(Implementation) details. Please give my exact definition of vulnerability X. Please tell me exactly how library Y implements algorithm Z. I’ve seen questions like that many times and the people who ask such questions usually expect answers given to the letter. Again, failure to answer such a question to the satisfaction of the interviewer tells you exactly nothing. Exact definitions are worthless and implementation details will change over time. It is way more important if the candidate understands the topic rather than can recite some magic formula. Once I had a candidate who could recite a definition of every vulnerability from the Web Application Hacker’s Handbook but was unable to give a single example of a vulnerable code pattern for a named vulnerability.
Moving forward I would like to focus on the approaches I’ve used over the years. There are several rules I try to follow and they generated fairly good interviewing experiences. I wasn’t the one who invented all of them as I always try to incorporate positive elements of the interviews I was the subject of.
Ask questions you already know the answer to. I come prepared for every interview I do. I have a set of questions tailored for a candidate. I know how much time I have for every one of them. I roughly know what I would like to hear and I know the topic I’m asking for very well so I can freely steer the conversation. It’s pretty embarrassing when a candidate is answering your question and you don’t even know if it makes any sense or how to suggest a proper path without burning the whole question. Single lesson here is to be prepared.
Ask fundamental questions. I try not to chase the latest hotness in the security world. It’s great that you’ve read the writeup of the latest Nginx vulnerability but if the candidate did not there won’t be a common ground for a question. Effect being you will most likely use 15 minutes of your time just explaining the basics of it. My advice is to stick to fundamental questions - how a major building block of a given field works. For web security people - CORS or even SOP (as an example). Candidates able to explain something like that clearly and concisely send far stronger signals than someone who happened to have read the same blog post.
How would you do it? Inevitably there will come a situation when a candidate won’t be able to answer a question you’ve just asked. I personally love those moments because that leads to my favorite type of question - how would you implement it then? Such a question can really show how a candidate thinks and what he/she understands from a given problem.
Support candidate. There are different schools of grilling a candidate. Some people remain silent and offer no help and there are others who practically answer the question for them. Be somewhere in the middle - offer help and hints when a candidate is stuck. Interviews are stressful situations with additional pressure of time so it’s natural that candidates will either forget some detail, mix something or be stuck on a certain piece of the answer. Offering some help might relax the candidate and produce a better outcome.
Don’t ask questions like everybody else. Typical pattern for security questions is to ask candidates about some type of vulnerability. Questions focus on how it works and how it can be exploited. There is no reason to stop there. Chances are that you are not recruiting for a purely offensive role. In my role it’s more important to be able to spot the coding pattern that might lead to a certain vulnerability or to be able to design a mitigation preventing such vulnerability at scale. Some people might even ask how to automate detecting such vulnerability. An open position should dictate the path you should take with such questions.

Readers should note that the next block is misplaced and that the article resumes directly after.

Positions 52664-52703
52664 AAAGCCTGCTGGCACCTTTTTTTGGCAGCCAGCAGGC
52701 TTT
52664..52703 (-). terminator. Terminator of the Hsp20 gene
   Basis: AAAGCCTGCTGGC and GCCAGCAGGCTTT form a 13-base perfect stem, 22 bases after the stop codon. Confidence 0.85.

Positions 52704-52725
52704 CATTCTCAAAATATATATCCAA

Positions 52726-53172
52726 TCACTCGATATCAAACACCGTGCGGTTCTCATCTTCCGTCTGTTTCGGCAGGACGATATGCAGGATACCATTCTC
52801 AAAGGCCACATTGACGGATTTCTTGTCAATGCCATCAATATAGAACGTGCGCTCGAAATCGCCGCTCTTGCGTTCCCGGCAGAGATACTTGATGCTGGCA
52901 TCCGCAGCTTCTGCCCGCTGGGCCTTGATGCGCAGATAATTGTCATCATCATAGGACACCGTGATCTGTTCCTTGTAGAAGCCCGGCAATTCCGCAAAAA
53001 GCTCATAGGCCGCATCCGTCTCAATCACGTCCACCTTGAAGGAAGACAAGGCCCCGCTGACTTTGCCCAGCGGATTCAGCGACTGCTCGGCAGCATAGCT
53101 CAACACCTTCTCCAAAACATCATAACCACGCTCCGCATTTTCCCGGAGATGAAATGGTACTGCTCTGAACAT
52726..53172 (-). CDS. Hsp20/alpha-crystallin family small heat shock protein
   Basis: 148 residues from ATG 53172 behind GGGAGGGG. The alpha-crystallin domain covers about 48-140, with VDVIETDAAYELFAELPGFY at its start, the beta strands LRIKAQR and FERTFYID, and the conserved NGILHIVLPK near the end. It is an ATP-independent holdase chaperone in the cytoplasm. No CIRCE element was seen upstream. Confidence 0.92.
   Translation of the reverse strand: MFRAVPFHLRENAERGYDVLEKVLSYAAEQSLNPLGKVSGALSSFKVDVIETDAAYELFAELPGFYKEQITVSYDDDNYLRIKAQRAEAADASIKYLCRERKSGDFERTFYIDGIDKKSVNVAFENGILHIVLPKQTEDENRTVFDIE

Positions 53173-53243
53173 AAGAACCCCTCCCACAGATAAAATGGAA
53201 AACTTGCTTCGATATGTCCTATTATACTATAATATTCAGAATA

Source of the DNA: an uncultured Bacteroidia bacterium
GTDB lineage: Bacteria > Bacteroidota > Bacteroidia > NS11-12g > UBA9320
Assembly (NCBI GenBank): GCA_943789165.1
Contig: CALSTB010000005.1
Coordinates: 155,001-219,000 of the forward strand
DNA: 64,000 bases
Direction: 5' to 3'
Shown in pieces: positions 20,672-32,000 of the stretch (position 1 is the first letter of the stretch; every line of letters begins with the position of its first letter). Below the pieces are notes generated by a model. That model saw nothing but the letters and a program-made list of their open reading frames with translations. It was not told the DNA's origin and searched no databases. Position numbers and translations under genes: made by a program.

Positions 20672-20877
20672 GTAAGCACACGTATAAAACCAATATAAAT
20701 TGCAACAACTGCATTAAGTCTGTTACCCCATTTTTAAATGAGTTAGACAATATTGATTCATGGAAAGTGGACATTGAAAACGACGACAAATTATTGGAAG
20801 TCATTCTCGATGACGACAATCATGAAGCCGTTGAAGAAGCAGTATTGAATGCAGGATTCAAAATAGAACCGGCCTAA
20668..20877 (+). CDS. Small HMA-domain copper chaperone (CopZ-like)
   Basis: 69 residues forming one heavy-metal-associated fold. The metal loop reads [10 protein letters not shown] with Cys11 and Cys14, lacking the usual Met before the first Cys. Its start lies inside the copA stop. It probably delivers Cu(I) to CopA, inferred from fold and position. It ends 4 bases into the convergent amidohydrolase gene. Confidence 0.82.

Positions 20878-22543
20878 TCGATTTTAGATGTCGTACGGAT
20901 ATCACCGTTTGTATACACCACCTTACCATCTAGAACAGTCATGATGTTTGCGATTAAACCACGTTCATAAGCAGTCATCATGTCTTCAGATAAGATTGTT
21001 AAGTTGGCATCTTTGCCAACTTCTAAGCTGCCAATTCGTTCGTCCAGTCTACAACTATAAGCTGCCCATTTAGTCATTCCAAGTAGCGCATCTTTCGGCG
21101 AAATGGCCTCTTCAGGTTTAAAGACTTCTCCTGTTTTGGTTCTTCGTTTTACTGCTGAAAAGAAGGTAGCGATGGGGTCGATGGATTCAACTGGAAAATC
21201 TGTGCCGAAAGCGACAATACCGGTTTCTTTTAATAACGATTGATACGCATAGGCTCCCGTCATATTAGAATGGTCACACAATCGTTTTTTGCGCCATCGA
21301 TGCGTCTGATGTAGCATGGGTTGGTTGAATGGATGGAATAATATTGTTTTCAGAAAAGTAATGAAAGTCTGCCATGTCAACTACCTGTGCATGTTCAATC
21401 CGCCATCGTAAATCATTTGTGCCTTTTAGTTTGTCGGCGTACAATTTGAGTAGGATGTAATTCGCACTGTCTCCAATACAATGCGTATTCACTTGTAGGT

Problem solving questions are good. Most of the people can learn to recite definitions of vulnerabilities or even tell you how to mitigate them. If you really want to test the candidate, give a problem to solve. You say you are great in low level exploitation? Here is the list of gadgets in the program - make me a ROP chain.
As I’ve previously mentioned I don’t have much of an experience interviewing software engineers therefore don’t expect eulogy about inverting binary trees. Still, sometimes we need to ask the coding questions. Most of the time they are relatively simple but the whiteboard coding is controversial enough to warrant a few words about it.
First of all, you need to think about the level of the questions. In general a purely algorithmic question might be a good match for a fresh graduate but a system design question might be better suited for a more senior person. In security roles there is generally no need to ask very complicated coding questions.
I usually allow candidates to pick their favorite language but I reserve the right to overrule it in case there is a chance I might not be familiar with it. All Haskell aficionados are kindly requested to rather stick to python. There were moments where I specifically asked for a piece of code in C where using python would just spoil the fun - especially for some very low level types of tasks (like moving pointers).
During the coding session I always act as a virtual editor - I flag syntax errors and if asked I correct system/library calls. Rationale behind it is simple - in every normal situation except maybe being stuck on ISS such tools would be at candidate disposal and there is no need to introduce additional difficulty.
When the candidate creates a solution it is usually a good idea to iterate over it to produce better final outcome - such exercise can tell a lot about a candidate as spotting and correcting own mistakes is often in short supply among the crowd.
In general I tend to give points first of all for solving the problem but also for clean and readable code as well as for using the language specific constructs. You don’t get many if you write your Python like C without types.
Interviewing is hard. Candidate suffers through stress and anxiety to get to the place where you already comfortably sit. One thing we own them is to make this whole experience as good as possible for them. Even if the candidate gets rejected their experience should be about seeing the room for improvement and learning a lot through the questions.
We’ve mostly focused on technical questions here but there is one rule I’ve left for the end - keep the assholes out. It does not matter if the candidate answered all the technical questions correctly. In case of an unchecked ego or toxic personality you will be better off without a strong candidate rather than having your team destroyed by such an individual.